By Louise Rafkin
Article from: www.nytimes.com
After more than three decades, the green unicorn tattoo on my right buttock has significantly paled. At least parts of it have. The flanks of the animal, formerly outlined, are now a dotted line. The horn droops.
Thirty-six years ago I was a college freshman and away from home for the first time. Whereas in my small Californian beach town nothing seemed possible, I’d landed in a groovy city where everything seemed possible. I could stay out all night, drink and smoke whatever, skip classes or take magic mushrooms — most of my cohort did.
But ditching my high school persona of stellar student and cheerleader was a hurdle. I wanted to run fast and loose but couldn’t bear to skip a class and found the after effects of drinking unbearable. I was naïve and prudish; the boy who took me on a “date” to a hot tub was sadly surprised to find, while groping in the bubbles, my one-piece bathing suit.
Yet I deeply wanted to be edgy and artistic. I read Henry Miller and Anais Nin and Jack Kerouac with the focus of a pirate reading a treasure map.
One night, munching popcorn in my dorm, I hatched the idea of a tattoo. It was the mid-1970s and a tattoo was not what it is today. Tattoos were for sailors, bikers and Janis Joplin. It would be 20 years before they were reinvented as fake tribal indicators of urban cool.
With coaxing, three of my dorm mates signed on. We shared ideas of what we wanted: one chose a fish on her hip with fins that moved when she walked. Another went for a bluebird on the shoulder, another for a rose at the bikini line. That was essentially the entire lexicon of women’s tattoos at the time.
I decided on a hand-drawn unicorn, in jade green. “Mythical, a symbol of hope,” I wrote in my journal. “Like the Emerald City because what I seek is in myself!”
“Plus,” I wrote, “when I’m 50 it will remind me to stay crazy!”
I was hardly crazy; I was a book-crazy English major.
A friend whose name I can no longer remember traced a horse from a kids’ book and slapped a horn on it. It was (then) a little over the size of a quarter. No rippling flanks or meaty muscles — it was more like a cousin to “My Little Pony,” nothing sophisticated or sexy. But I didn’t know that then.
The next day we visited a tattoo parlor in the sketchy part of town. The walls were covered in dragons and hearts. We were not drunk.
I can still remember the buzz of the needle; face down on the table, I smelled smoke from the tattoo artist’s cigarette. The girls watched, grimacing, as I did when they took their turns. After, when we stepped into the darkening night, I felt a rush. We rode the bus back to campus in near hysterics. We’d turned into those girls.
Later, back at my dorm room, my high was replaced by rising panic. That night, I dreamed that my tattoo grew to a monstrous size, covering my whole body like Ray Bradbury’s “Illustrated Man.” I woke up crying, wanting it gone.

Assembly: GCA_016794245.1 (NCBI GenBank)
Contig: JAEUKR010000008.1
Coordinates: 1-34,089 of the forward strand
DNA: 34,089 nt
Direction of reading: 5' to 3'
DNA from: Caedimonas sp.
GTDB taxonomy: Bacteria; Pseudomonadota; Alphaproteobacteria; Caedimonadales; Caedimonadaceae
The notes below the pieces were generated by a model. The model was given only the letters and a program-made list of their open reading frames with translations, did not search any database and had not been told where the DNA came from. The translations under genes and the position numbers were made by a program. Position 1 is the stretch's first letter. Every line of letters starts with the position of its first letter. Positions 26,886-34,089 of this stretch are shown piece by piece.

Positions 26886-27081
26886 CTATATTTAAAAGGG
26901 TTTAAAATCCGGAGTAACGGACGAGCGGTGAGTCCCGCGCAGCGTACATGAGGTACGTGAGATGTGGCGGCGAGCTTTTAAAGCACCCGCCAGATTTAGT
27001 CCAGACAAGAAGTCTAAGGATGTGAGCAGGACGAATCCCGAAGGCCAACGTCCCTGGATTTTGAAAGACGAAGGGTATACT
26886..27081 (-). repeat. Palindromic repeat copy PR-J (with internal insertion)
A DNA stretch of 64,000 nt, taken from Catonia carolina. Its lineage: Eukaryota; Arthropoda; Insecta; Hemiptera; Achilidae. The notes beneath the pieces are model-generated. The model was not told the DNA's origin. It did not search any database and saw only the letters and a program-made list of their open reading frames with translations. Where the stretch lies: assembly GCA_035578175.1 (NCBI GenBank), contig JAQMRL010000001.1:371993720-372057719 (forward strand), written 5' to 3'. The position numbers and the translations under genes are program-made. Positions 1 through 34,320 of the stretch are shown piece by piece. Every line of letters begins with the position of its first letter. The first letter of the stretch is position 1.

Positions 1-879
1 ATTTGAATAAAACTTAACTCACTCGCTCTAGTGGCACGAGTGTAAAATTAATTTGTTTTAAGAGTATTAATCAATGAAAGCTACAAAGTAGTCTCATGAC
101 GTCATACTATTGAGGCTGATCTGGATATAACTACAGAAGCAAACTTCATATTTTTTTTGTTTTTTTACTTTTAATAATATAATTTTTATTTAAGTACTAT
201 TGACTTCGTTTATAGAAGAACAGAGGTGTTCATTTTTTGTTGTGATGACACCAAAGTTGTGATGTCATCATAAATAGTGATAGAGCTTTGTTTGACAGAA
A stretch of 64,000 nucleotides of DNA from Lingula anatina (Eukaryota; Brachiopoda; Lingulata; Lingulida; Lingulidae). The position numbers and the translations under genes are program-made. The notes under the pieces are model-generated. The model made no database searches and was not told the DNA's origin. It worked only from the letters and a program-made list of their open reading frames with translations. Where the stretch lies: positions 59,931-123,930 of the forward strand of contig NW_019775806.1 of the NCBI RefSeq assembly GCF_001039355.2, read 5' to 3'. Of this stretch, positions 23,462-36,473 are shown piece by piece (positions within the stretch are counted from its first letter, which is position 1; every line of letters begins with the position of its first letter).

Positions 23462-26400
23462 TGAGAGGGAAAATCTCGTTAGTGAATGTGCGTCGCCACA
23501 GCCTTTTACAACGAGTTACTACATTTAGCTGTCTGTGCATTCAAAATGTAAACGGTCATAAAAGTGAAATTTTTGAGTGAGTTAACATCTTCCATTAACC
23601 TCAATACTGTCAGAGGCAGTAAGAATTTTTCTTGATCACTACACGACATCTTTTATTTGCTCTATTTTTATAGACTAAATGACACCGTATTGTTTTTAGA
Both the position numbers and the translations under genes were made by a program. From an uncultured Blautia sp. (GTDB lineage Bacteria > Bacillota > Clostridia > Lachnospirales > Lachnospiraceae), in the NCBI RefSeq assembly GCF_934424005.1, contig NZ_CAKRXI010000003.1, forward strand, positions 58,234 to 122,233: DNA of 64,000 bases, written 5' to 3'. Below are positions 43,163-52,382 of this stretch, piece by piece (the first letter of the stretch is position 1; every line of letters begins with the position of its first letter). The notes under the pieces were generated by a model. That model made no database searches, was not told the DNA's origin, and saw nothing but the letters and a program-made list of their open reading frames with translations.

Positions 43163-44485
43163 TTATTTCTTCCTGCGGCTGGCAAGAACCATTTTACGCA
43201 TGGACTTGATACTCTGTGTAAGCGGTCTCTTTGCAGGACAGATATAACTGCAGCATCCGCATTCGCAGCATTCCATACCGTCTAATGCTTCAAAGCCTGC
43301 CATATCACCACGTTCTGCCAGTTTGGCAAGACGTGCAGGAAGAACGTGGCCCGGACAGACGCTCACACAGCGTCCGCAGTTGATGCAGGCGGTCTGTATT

In the morning, with blood dotting my pajamas, I called my parents in tears and confessed my mistake. Like any fledgling, I hoped they could fix things. They cried, too. I had never heard my father cry before. I wondered if it had something to do with his Jewish upbringing — the concentration camp tattoos. I was such a mess there was no point in their getting mad. A call was made to our family physician, as if a doctor could fix such things.
Over the next few weeks, my anxiety lessened; within the next few years I had occasion to be naked with several paramours who were impressed with the unicorn, or professed to be. I grew into being the girl with the unicorn tattoo.
I hitched around Europe, running out of money while camping on a nude beach in Greece (where the unicorn was a hit). I sold my blood at a clinic where a monkey roamed the waiting room — luckily I got away with money to move on but no disease. I moved to an island to live with a man I met on a beach. I worked at becoming a writer and went to graduate school. I dyed my hair geranium red.
So for a decade, the tattoo was a good fit, but at about 30, the unicorn began to feel like a stamp in my passport: somewhere exotic I had been but was no longer. I had grown into a quirky adult — not edgy, but not the cheerleader I had been.
So now I’m middle-aged with a misshapen cartoon animal on my rear. I’ve researched having it removed (painful and expensive) or revamped, but with what? At this point I know anything fresh would end up as much of a relic as the unicorn.
Beyond my self-appointed mission to thwart young people from joining the tribes of the inked, my tattoo underscores a lesson I’ve had to learn time and again: some things in life are hard to undo.
And for those who glibly claim that youthful indiscretions fade with time, I say this: sometimes not enough.
Louise Rafkin is a Bay Area based journalist. Her work can be found at www.louiserafkin.com.